Man, if only there were other countries that had figured out how to achieve good quality universal healthcare at reasonable costs.
    "As democracy is perfected, the office represents, more and more closely, the inner soul of the people. We move toward a lofty ideal. On some great and glorious day the plain folks of the land will reach their heart's desire at last, and the White House will be adorned by a downright moron."
    -H.L. Mencken, 1920

  18. #98
    Quote Originally Posted by Slybak View Post
    Both the Sanders and Jayapal versions of Medicare For All allow for the negotiation of drug prices through the monopsony ("single buyer") power of government.


    ???

    Modern economic thinking on a specific kind of market failure - adverse selection - became part of the mainstream consensus because healthcare markets are rife with it. Ken Arrow's 1963 paper on how private healthcare markets are negatively distorted by factors endemic to those markets, which won him a Nobel Prize, is the foundational text on the subject of contemporary healthcare economics.

    Health insurance is the business of risk management. An insurance company makes a profit if it pays less out in claims than it collects in premiums. But neither the insurer nor the policy holder has a clue about how much money is going to be needed to cover actual medical costs, so the insurer instantiates all kinds of gimmicks to hedge their bet. The reason why the U.S. system has things like deductibles, co-pays, provider networks, and all the pre-ACA features like benefit caps and preexisting conditions, is because these are all the ways in which a private insurance company saves money. Its a way for them to navigate around the market failures inherent in medical care. Public health programs only face this problem to the extent that they're not adequately funded to cover the benefit costs.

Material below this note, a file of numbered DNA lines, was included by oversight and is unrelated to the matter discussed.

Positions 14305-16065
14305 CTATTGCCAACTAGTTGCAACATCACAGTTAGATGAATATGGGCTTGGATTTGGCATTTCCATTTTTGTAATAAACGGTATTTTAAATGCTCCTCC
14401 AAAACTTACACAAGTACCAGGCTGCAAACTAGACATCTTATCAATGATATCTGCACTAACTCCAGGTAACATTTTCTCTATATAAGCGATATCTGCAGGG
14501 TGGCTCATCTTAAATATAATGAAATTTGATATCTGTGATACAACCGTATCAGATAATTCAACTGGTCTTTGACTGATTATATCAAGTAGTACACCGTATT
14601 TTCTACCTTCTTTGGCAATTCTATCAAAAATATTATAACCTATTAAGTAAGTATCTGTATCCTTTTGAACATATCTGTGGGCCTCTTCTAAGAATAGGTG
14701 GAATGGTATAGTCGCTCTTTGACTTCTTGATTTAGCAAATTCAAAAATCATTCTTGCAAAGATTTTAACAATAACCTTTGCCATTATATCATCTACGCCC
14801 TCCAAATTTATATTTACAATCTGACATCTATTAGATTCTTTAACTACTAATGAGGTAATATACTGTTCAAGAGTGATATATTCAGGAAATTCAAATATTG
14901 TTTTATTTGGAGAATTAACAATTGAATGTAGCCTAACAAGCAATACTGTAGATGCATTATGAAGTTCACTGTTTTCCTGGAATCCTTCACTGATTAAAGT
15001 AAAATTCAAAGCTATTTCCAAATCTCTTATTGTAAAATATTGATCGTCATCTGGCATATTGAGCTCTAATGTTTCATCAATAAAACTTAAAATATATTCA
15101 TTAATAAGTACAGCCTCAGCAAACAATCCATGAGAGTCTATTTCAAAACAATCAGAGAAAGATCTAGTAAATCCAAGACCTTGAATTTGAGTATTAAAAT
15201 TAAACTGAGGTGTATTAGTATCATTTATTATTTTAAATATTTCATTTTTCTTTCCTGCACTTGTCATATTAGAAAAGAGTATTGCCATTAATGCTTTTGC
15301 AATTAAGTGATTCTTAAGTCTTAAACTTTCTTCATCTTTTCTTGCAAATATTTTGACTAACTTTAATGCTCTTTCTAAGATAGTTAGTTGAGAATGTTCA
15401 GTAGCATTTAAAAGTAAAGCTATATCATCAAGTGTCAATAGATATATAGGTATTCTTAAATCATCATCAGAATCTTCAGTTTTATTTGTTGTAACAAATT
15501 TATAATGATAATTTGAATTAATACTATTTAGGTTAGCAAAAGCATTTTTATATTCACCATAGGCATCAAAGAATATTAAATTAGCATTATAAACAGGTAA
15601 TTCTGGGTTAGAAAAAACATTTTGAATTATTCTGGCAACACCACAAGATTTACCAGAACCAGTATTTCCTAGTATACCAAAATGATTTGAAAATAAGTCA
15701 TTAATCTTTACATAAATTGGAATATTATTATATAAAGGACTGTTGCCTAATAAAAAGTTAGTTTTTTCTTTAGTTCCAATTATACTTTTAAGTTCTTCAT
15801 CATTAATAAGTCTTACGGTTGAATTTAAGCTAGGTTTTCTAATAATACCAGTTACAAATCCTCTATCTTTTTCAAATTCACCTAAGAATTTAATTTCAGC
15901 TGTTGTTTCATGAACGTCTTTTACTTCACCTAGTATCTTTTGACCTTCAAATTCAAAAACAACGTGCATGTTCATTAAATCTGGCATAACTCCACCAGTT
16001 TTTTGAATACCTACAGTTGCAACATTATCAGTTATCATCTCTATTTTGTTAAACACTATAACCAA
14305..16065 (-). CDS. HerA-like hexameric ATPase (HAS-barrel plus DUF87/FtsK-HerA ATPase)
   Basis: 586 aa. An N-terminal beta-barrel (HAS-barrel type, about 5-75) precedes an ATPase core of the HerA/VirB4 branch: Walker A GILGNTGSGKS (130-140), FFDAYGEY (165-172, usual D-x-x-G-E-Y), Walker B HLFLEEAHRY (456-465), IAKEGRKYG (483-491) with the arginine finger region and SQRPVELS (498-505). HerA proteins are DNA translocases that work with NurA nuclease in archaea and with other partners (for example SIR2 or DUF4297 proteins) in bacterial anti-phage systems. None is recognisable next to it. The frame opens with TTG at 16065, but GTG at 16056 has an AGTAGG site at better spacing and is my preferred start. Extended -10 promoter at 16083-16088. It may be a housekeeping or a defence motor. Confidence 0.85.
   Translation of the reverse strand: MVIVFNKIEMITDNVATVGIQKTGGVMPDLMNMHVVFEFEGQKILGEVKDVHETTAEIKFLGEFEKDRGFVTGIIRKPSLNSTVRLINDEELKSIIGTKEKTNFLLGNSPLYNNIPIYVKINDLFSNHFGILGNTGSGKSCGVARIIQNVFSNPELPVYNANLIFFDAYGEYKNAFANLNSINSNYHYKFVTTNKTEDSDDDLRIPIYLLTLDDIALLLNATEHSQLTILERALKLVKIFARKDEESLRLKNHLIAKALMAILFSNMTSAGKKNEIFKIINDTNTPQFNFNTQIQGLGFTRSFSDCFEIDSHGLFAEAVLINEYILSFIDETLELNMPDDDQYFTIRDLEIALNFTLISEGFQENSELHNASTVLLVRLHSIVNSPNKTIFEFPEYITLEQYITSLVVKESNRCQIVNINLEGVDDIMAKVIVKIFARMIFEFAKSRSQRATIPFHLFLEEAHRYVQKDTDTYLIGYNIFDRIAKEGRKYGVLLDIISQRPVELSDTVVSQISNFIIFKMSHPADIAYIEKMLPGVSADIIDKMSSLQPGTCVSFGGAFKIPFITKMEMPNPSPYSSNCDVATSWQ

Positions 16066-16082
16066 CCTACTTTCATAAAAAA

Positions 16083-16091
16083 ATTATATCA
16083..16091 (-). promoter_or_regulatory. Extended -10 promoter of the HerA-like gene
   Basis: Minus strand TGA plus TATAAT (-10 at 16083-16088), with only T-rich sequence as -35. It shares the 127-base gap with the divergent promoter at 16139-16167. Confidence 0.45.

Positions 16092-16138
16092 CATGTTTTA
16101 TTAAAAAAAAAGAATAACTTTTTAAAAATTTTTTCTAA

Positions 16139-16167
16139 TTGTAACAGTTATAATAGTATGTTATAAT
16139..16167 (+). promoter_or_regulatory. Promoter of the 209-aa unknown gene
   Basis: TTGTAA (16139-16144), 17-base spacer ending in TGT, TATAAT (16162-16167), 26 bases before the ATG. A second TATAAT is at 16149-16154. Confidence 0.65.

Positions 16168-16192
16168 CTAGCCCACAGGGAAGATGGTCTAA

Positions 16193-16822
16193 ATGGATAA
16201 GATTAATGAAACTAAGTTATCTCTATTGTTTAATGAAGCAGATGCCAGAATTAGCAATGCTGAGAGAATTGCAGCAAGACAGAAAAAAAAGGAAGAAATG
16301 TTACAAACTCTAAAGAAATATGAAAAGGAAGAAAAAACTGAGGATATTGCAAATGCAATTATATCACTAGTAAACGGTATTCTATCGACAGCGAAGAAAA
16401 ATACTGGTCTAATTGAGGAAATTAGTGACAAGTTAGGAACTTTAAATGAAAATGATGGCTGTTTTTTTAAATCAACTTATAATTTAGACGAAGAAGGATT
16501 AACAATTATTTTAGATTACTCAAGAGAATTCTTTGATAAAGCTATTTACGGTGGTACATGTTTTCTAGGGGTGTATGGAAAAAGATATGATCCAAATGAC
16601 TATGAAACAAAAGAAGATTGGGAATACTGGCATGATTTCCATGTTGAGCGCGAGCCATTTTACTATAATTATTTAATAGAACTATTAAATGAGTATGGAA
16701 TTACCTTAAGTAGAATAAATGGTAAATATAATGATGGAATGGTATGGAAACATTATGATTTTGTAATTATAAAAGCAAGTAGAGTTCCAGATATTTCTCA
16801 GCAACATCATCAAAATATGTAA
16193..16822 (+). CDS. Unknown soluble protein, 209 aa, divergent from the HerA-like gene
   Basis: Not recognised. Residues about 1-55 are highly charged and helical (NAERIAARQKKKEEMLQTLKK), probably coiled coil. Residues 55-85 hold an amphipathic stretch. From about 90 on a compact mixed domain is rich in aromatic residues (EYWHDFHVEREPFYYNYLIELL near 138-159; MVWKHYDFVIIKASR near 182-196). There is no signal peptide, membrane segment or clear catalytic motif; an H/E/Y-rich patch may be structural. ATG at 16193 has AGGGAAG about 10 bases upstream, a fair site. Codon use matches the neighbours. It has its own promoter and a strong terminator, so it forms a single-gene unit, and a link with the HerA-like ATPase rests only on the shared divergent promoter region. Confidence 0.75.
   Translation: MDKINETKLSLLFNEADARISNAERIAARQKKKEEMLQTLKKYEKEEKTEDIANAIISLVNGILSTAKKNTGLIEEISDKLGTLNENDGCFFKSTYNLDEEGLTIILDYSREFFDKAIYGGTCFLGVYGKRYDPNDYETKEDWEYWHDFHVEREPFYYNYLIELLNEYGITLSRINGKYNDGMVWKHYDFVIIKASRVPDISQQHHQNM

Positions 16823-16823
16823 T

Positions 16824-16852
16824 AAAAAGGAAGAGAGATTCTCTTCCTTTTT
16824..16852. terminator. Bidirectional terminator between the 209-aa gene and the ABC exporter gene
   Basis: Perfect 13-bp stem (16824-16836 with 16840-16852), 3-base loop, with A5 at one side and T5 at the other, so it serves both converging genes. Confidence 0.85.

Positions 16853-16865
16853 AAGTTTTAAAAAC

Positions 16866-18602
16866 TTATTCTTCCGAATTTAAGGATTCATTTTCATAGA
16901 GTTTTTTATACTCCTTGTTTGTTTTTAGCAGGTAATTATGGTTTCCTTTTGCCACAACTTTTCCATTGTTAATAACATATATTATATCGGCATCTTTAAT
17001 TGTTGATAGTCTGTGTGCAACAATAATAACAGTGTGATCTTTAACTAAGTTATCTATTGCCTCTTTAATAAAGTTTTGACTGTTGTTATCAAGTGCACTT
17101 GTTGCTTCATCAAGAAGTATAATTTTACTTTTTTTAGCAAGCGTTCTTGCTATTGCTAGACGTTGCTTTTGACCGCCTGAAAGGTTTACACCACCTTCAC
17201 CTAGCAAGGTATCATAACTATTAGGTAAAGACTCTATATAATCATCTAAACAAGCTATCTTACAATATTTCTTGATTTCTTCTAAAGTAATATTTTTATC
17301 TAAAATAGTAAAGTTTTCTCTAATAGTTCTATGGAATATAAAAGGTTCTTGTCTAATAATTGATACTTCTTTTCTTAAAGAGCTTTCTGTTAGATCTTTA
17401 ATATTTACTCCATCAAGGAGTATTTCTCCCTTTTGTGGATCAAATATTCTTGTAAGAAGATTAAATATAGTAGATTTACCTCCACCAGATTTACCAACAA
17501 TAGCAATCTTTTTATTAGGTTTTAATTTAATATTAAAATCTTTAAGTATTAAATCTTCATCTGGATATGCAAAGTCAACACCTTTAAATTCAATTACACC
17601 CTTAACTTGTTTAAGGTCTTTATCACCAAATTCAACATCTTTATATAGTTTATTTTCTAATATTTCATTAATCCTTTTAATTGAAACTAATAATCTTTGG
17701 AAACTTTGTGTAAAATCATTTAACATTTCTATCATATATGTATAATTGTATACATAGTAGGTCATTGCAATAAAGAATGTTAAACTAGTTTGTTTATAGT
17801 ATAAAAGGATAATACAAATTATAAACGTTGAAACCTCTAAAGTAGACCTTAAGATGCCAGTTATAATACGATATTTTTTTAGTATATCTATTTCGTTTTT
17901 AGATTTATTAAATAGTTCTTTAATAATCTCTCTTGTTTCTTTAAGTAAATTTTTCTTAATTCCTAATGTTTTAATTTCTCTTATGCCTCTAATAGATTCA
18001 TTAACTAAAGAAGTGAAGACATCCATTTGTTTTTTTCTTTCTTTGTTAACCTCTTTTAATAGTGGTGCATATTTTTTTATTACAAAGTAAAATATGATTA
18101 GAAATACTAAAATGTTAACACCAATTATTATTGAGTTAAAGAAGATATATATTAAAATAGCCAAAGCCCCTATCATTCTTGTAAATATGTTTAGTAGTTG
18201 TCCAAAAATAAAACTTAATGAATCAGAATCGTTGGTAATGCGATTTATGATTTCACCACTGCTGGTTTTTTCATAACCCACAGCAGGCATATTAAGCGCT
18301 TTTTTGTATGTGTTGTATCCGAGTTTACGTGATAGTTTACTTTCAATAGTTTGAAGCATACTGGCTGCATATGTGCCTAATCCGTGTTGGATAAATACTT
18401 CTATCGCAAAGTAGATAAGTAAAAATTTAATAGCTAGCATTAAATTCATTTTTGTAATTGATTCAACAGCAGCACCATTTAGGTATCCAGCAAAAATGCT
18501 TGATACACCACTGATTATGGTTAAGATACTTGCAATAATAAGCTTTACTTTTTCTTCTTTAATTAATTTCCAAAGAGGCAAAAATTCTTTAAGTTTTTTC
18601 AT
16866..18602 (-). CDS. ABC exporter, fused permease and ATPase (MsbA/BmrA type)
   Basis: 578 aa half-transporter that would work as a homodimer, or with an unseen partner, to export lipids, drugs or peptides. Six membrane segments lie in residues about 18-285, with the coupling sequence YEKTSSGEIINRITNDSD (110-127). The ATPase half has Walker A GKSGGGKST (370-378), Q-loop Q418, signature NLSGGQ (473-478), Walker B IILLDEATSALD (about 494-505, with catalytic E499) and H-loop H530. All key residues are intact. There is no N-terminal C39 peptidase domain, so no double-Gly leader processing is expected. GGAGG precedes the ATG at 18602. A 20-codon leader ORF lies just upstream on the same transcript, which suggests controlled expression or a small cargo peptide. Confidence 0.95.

Medicare is specifically disallowed by law to negotiate drug prices like that. Laws were passed to directly prevent that. That is one of the reasons drug prices are so high because they are effectively guaranteed by programs and can't even have the prices reduced to a reasonable degree by medicare. What his plan says is that the administrator will negotiate with drug companies to try to lower prices but in order to try to get around those laws without having to repeal them those negotiative powers are made essentially worthless. If a deal isn't reached between the administrator and the drug company they still have to reimburse the drug company at a rate determined by previous laws. So...not great. Not to mention those drug companies are not legally bound to even provide that drug in partnership with the medicare bill and they will still be able to sell it to people in the private sector and charge what they want to which will almost certainly mean HIGHER prices than what people pay now.

    Bernie's universal medicare plan also specifically says that drugs and bio products are THE exception to what cost sharing is allowed saying that healthcare companies can still make you pay out of pocket up to $200 a year and after that it doesn't even require those providers to keep giving you the pills unless you absolutely will die if you don't get them, and even then that is still only within partnered provider parameters. He's still bending straight the fuck over for drug companies. Because of that, it says it will try to discourage brand name drugs and drugs that aren't considered "necessary" in typical socialist fashion (Oh you don't need that thing, it's not completely necessary and most people dont get that so you shouldn't have it either...if you want it then it will be much more expensive than before. But dont worry we'll force you to pay for everyone's abortion even though it wasn't a life threatening pregnancy and providers are now legally not allowed to reject abortion patients).